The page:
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Title: AUTONOMOUS GAUSSIAN DECOMPOSITION

We present a new algorithm, named Autonomous Gaussian Decomposition (AGD), for automatically decomposing spectra into Gaussian components. AGD uses derivative spectroscopy and machine learning to provide optimized guesses for the number of Gaussian components in the data, and also their locations, widths, and amplitudes. We test AGD and find that it produces results comparable to human-derived solutions on 21 cm absorption spectra from the 21 cm SPectral line Observations of Neutral Gas with the EVLA (21-SPONGE) survey. We use AGD with Monte Carlo methods to derive the H i line completeness as a function of peak optical depth and velocity width for the 21-SPONGE data, and also show that the results of AGD are stable against varying observational noise intensity. The autonomy and computational efficiency of the method over traditional manual Gaussian fits allow for truly unbiased comparisons between observations and simulations, and for the ability to scale up and interpret the very large data volumes from the upcoming Square Kilometer Array and pathfinder telescopes.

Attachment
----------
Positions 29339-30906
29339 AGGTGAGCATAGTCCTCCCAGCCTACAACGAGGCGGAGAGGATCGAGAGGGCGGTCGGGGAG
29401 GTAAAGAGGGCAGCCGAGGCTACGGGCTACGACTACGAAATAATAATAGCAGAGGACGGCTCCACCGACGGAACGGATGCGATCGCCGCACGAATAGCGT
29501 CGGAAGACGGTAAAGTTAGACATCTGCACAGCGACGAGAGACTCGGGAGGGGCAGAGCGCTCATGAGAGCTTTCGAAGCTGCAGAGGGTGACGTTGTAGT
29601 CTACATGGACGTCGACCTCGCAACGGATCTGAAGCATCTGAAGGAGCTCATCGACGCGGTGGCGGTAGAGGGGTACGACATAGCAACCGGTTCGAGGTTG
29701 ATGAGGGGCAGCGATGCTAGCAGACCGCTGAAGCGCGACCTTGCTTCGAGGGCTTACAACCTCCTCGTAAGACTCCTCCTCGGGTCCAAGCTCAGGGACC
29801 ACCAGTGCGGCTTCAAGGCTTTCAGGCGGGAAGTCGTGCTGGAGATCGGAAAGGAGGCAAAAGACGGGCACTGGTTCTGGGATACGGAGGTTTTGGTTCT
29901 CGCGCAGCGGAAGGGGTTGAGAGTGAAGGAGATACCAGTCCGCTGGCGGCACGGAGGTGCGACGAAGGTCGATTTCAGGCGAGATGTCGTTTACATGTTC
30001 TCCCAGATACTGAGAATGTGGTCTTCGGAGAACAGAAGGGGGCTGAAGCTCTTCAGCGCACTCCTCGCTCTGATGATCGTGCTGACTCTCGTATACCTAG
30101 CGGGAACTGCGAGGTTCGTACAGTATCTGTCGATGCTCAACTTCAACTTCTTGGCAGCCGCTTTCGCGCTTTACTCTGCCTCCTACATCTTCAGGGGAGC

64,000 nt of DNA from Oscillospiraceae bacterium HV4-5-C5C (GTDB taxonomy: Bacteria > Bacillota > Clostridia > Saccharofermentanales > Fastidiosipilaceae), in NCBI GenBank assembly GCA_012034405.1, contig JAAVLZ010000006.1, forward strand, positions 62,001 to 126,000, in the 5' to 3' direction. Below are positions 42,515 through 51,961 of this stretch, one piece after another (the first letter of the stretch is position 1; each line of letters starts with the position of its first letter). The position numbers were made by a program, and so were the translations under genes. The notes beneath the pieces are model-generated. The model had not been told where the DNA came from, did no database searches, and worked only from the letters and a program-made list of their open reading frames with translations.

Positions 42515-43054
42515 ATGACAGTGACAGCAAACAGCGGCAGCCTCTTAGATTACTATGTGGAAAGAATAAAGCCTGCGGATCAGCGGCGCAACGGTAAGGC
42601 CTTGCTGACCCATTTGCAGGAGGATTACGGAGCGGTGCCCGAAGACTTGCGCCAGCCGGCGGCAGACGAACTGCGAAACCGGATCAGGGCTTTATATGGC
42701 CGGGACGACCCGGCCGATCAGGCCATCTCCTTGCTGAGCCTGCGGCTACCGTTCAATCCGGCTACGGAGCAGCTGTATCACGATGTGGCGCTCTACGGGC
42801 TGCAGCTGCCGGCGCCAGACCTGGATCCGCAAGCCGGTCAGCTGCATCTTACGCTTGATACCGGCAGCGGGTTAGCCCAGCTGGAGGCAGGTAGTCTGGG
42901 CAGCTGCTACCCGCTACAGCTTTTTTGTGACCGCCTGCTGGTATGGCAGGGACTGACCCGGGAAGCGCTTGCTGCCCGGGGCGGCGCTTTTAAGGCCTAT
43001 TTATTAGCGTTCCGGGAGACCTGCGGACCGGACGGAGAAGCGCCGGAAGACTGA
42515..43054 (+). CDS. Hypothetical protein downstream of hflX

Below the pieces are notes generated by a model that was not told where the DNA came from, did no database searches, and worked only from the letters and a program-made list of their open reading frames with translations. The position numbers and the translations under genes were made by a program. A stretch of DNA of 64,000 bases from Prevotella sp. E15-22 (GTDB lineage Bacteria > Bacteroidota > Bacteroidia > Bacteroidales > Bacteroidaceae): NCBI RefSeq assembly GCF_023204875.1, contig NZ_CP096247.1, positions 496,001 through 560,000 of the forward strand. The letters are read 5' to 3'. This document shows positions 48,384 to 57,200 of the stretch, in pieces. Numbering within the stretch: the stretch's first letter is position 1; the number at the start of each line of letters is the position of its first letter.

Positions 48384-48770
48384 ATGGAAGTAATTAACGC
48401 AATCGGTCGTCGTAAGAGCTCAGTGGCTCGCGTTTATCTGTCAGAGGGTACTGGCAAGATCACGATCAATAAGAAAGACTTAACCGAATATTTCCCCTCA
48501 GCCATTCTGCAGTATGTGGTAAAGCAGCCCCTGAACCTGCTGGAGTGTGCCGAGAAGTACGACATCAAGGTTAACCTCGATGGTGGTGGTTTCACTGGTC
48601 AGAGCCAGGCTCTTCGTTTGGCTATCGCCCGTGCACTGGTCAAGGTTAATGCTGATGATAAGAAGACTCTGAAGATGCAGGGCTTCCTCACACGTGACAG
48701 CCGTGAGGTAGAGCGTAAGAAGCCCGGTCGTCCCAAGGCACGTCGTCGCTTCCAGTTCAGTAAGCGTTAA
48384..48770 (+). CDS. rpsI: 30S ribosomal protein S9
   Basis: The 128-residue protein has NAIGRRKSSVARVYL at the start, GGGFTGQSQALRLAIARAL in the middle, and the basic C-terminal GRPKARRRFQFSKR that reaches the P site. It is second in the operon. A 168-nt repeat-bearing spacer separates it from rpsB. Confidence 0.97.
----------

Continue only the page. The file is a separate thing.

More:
Authors:
; ; ; ;  [1] ;  [2] ;  [3] ;  [4] ;  [5]
  1. Department of Astronomy, University of Wisconsin, 475 North Charter Street, Madison, WI 53706 (United States)
  2. Radio Astronomy Lab, UC Berkeley, 601 Campbell Hall, Berkeley, CA 94720 (United States)
  3. Laboratoire AIM, Paris-Saclay, CEA/IRFU/SAp-CNRS-Université Paris Diderot, F-91191 Gif-sur Yvette Cedex (France)
  4. National Radio Astronomy Observatory, P.O. Box O, 1003 Lopezville, Socorro, NM 87801 (United States)
  5. University of Tasmania, School of Maths and Physics, Private Bag 37, Hobart, TAS 7001 (Australia)
Publication Date:
OSTI Identifier:
22520241
Resource Type:
Journal Article
Resource Relation:
Journal Name: Astronomical Journal (Online); Journal Volume: 149; Journal Issue: 4; Other Information: Country of input: International Atomic Energy Agency (IAEA)
Country of Publication:
United States
Language:
English
Subject:
79 ASTROPHYSICS, COSMOLOGY AND ASTRONOMY; ABSORPTION SPECTRA; ABSORPTION SPECTROSCOPY; ALGORITHMS; ASTRONOMY; COMPARATIVE EVALUATIONS; DATA ANALYSIS; EFFICIENCY; HYDROGEN; MATHEMATICAL SOLUTIONS; MONTE CARLO METHOD; NOISE; TELESCOPES